The Review of Religions [English], November 1921
Samuel Marinus Zwemer (1867-1952) was an American missionary and a scholar, who was well-known for his preaching of Christianity in Muslim countries and was thus nicknamed “The Apostle to Islam”. He wrote several books and started a magazine, “The Moslem World”.
In 1924, SM Zwemer along with his two associates, Dr Murray T Titus (who was then in-charge of the Christian mission in Moradabad district) and Dr David Reed Gordon (who was a missionary doctor in Gurdaspur), came to Qadian and also met Hazrat Khalifatul Masih IIra, the then head of the worldwide Ahmadiyya Muslim Community. (Editor, Al Hakam)
The Rev. SM Zwemer leads with his editorial “The Sword or the Cross” and follows Mr Margoliouth’s “Historical Consideration of the Caliphate” with his leading article “The Illiterate Prophet” whose detailed examination we leave to some future number of this review.
In fact, these are the only two articles that we shall briefly touch upon here. By what stretch of imagination has the reverend gentleman hit upon the association of sword with Islam we are not in a position to judge for nowhere does the Holy Quran lay it down that Islam is to be spread at the point of sword. On the other hand, we have a clear injunction that in the matters of faith, no compulsion of any sort was to be resorted to. لَاۤ اِکۡرَاہَ فِی الدِّیۡنِ ۟ۙ قَدۡ تَّبَیَّنَ الرُّشۡدُ مِنَ الۡغَیِّ i.e., there is no compulsion in religion inasmuch as that right from wrong has clearly been demonstrated.
Can the reverend gentleman cite a single saying of Jesus wherein he might have prohibited the use of sword in the propagation of truth? Nay, we know it that once he even prepared for a holy war for he issued the injunction that those of his disciples who had no swords should sell their garments and buy one (vide Luke 22:36). Again he says that his ministry was not that of peace but of sword for he lays it down that he did not come to send peace but a sword (vide Matt. 10:34.) In the face of such clear ordinances of Jesus and practical application of the same by the pious Christians throughout the centuries dating from the remote times preceding even the accession of Constantine down to present day, especially during the days of the crusades that were so zealously and fervently preached by the Church of all these ages not excluding our own, is it not really strange to hear a wolf bleating a docile and gentle lamb? Yet bleat he ever so lowly, we are sure to catch him even in his subdued tones for he is no other but the old wolf who under feigned humility and humbleness is really biding his time to pounce upon the fold and take the sheep unawares.
How insinuating are the words of this lamb of Christ may be judged from the following words of his editorial? Says he, “Western politics and statesmanship have never shown such timidity, such super-dread of offending any religion as in the case of Islam. This too is an ominous sign on the future horizon. Therefore, we do not put our trust in politics.” That means that the Rev. SM Zwemer is not satisfied with the conquests of the cross and he wants a bold, forward and aggressive policy on the part of the great Christian powers against what is left of the Islamic states. No dove could have cooed more softly, yet no more sinister cooing could be heard anywhere.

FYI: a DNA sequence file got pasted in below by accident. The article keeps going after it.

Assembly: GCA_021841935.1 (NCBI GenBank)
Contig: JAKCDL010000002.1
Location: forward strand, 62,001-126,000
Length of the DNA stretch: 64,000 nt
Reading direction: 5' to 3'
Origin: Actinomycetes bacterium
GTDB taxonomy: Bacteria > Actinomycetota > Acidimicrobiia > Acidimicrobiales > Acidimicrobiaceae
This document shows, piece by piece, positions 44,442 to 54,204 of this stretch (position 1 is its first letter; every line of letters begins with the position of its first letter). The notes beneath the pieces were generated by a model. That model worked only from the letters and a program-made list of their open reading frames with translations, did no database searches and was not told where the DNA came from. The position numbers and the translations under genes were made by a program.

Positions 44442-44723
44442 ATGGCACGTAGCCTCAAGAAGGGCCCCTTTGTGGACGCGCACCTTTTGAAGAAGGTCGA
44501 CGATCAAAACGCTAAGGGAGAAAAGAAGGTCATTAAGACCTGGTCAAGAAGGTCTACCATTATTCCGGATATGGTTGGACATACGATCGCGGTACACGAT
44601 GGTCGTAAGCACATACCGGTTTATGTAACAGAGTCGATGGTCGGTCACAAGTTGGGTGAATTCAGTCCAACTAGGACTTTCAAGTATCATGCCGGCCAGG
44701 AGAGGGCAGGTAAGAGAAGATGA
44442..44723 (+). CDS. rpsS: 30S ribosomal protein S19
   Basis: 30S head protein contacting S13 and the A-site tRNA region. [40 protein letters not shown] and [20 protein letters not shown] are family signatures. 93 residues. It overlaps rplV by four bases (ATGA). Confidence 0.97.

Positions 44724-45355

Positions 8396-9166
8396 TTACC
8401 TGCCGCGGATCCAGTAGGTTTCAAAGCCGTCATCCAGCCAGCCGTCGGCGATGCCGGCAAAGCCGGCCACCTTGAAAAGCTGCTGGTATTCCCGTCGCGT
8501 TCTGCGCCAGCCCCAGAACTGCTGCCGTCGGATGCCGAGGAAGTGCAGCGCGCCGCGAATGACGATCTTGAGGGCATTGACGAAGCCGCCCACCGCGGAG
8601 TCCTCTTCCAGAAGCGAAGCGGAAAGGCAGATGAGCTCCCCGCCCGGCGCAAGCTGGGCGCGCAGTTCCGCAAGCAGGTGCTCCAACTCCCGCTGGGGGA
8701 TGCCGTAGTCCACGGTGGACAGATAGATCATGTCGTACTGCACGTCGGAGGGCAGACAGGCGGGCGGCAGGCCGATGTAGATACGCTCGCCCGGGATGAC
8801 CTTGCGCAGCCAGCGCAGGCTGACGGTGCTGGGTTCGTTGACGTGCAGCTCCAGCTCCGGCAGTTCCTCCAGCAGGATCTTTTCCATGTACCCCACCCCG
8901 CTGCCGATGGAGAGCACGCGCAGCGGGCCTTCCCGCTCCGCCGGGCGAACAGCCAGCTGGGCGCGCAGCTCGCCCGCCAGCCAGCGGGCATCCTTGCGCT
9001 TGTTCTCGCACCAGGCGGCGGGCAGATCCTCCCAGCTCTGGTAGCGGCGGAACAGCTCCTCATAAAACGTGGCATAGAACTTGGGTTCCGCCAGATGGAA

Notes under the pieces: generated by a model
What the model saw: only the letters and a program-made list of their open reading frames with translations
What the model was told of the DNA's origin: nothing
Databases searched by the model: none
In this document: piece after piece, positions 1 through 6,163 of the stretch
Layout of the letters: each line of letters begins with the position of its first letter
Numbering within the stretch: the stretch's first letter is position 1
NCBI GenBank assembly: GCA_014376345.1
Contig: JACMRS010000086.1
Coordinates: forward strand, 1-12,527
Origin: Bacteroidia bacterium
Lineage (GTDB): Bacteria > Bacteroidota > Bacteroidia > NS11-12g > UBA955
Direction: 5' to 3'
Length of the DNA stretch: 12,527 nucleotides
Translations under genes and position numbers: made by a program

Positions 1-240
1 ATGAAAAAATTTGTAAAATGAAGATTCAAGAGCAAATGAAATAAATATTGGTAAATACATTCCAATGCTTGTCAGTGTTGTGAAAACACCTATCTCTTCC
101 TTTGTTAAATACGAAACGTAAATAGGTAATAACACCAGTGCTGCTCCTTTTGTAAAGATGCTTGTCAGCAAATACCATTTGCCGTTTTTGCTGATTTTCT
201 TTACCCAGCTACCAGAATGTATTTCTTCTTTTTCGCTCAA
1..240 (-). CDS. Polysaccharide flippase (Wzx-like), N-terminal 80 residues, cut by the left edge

We inform him that great though the tribulation be that Islam is passing through, yet we are not out of hope. It has outlived many such calamities and shone out with a brighter light than ever. Has not the messenger of God, the Promised Messiah and Mahdi, [peace be upon him], the harbinger of glad tidings given us the gleam of hope that bright days are ahead, if we can only live up to the teachings of Islam? Our trust is not then in the sword, for it is not Islam and if ever the Moslems were permitted to take it up even in self-defence, even that we have to discard now at the bidding of the Prophet of our own day, for was he not enjoined by the Holy Prophet Mohammad, peace be with him, to forego it once for all? Neither do we have any faith in cross, for it is a mere chip of wood that we have to break rather than revere and use as a fuel rather than worship, for we are not to associate aught with God. Our trust then is in Him and Him alone.
We now come to the leading article of the issue, “The Illiterate Prophet”. Here we have an instance of a misdirected energy on the part of one whom religious bigotry and prejudice has blinded. He does not know what he is really driving at. He thinks that, “The Mohammadans emphasise the illiteracy of the Prophet to bolster up their theory of the Koran as a miracle.”
We are really at a loss to account for the contradictory statements the reverend gentleman makes in one and the same breath. In the same article, he cites the authority of notable Mohammadans including even the companions of the Prophet, peace be with him, as well as notable writers of the later times who in spite of the fact they do not believe in the utter illiteracy of their Prophet, peace be with him, all very reverently uphold and declare the miracle of the Quran. Yet he thinks that the Moslems only emphasise this doctrine in order to establish the miraculous nature of the Holy Quran. Knowing all the time that in spite of differences of opinion, Muhammadans all down the thirteen centuries that have elapsed since the Quran was first promulgated have scrupulously adhered to the miraculous character of the book, this learned Christian ought to have known better. Does he not say himself that illustrious Moslems have held different opinions? Then how could Moslems base the miraculous character of their Holy Book on such an hypothesis.